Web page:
Metaphysics and the Philosophy of Science: New Essays.Matthew H. Slater & Zanja Yudell (eds.) - 2017 - New York, NY, USA: Oxford University Press.
    This volume of new essays, written by leading philosophers of science, explores a broadly methodological question: what role should metaphysics play in our philosophizing about science? The essays address this question both through ground-level investigations of particular issues in the metaphysics of science and by more general methodological investigations.
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  38.  52
    Reframing the Ethical Issues in Part-Human Animal Research: The Unbearable Ontology of Inexorable Moral Confusion.Matthew H. Haber & Bryan Benham - 2012 - American Journal of Bioethics 12 (9):17-25.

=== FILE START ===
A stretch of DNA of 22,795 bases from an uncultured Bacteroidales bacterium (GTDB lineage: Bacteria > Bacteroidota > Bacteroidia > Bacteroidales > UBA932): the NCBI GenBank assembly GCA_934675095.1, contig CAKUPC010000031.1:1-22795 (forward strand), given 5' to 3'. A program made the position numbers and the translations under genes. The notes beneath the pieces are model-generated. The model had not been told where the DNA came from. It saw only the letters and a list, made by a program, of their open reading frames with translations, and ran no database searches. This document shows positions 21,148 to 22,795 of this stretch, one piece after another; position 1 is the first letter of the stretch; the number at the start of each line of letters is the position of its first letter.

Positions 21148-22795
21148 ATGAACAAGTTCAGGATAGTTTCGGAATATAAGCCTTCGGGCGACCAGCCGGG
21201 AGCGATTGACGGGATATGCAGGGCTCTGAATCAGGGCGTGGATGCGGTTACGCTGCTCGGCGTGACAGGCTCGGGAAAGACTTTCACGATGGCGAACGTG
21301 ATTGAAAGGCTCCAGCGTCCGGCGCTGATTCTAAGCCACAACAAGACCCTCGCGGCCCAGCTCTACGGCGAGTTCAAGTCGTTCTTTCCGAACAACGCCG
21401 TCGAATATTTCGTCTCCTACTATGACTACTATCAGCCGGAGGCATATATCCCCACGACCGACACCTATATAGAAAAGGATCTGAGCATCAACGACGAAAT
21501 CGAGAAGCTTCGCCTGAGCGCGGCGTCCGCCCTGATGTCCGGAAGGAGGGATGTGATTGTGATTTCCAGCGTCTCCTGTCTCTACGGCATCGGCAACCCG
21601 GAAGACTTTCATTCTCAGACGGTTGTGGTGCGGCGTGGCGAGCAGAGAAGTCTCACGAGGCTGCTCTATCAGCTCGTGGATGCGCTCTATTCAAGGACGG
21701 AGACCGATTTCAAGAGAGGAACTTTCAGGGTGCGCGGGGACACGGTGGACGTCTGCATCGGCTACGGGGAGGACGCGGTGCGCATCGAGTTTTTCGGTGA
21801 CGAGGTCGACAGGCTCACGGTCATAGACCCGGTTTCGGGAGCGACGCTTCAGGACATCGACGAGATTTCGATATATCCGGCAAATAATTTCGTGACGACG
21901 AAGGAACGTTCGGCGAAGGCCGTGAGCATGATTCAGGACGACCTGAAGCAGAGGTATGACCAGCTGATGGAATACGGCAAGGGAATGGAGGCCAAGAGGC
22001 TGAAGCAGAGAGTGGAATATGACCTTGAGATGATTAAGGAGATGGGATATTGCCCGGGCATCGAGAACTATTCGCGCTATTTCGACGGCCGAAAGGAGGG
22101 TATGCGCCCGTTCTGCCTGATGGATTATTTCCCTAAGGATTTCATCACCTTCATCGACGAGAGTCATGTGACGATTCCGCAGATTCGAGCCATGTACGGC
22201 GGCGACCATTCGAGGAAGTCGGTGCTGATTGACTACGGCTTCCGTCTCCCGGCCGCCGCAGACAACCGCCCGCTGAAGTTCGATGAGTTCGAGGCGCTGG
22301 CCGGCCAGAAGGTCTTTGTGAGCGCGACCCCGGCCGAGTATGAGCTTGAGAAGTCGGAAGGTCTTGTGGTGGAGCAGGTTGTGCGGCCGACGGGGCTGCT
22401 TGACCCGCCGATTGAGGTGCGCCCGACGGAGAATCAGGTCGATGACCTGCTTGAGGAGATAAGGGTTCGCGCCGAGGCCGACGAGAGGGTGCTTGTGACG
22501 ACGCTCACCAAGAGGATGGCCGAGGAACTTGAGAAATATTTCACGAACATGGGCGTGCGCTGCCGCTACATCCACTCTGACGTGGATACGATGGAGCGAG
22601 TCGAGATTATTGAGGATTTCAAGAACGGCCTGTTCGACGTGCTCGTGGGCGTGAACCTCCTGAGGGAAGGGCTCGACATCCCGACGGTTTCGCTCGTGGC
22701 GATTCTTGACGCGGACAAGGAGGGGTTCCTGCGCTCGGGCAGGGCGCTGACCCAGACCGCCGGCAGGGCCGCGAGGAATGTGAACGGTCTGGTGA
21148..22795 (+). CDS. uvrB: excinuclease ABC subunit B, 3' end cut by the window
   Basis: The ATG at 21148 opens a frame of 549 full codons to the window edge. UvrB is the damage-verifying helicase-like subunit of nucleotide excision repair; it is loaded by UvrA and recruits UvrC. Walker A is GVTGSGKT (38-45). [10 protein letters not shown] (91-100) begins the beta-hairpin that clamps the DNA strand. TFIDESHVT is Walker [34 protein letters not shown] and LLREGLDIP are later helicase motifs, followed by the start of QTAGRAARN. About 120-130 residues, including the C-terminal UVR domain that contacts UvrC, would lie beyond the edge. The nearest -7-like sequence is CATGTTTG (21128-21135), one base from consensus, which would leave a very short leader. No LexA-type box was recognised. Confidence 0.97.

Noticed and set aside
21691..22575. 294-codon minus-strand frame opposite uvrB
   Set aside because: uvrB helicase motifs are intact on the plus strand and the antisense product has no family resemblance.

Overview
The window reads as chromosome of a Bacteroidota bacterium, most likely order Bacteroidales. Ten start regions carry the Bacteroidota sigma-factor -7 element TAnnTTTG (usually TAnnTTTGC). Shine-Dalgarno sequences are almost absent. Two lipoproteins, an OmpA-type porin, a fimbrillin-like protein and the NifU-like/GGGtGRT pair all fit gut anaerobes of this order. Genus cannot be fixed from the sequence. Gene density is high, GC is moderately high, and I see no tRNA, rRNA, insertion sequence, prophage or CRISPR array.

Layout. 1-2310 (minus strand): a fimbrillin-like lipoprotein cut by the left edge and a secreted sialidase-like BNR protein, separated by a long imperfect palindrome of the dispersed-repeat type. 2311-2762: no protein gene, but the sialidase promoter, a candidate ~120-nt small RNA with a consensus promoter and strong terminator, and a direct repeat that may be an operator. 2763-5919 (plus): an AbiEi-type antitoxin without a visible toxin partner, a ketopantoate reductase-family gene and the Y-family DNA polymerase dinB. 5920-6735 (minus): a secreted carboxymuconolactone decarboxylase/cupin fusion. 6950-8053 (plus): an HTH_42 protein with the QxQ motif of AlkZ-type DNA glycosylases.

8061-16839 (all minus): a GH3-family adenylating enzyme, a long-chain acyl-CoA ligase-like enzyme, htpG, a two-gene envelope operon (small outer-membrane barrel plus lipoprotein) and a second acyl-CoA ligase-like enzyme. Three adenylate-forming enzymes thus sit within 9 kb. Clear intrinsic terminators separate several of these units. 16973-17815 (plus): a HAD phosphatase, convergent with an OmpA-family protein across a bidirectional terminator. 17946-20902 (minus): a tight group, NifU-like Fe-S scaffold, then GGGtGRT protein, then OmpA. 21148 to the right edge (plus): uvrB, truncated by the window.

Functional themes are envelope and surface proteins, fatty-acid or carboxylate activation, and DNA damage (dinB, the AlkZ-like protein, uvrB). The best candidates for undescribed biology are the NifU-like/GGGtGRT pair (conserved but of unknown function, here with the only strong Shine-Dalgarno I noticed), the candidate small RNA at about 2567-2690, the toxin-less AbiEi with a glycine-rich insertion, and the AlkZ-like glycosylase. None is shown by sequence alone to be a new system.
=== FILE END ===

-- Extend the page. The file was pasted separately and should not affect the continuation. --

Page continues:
Research that involves the creation of animals with human-derived parts opens the door to potentially valuable scientific and therapeutic advances, yet invokes unsettling moral questions. Critics and champions alike stand to gain from clear identification and careful consideration of the strongest ethical objections to this research. A prevailing objection argues that crossing the human/nonhuman species boundary introduces inexorable moral confusion (IMC) that warrants a restriction to this research on precautionary grounds. Though this objection may capture the intuitions of many who (...)
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  39. The Necessity of Time Travel (On Pain of Indeterminacy).Matthew H. Slater - 2005 - The Monist 88 (3):362-369.
    There is a tension between the “growing block” account of time (closed past, open future) and the possibility of backwards time travel. If Tim the time traveler can someday travel backwards through time, then he has (in a certain sense) already been. He might discover this fact before (in another sense) he goes. Hence a dilemma: it seems that either Tim’s future is determined in an odd way or cases of (temporary) ontic indeterminate identity are possible. Either Tim cannot avoid (...)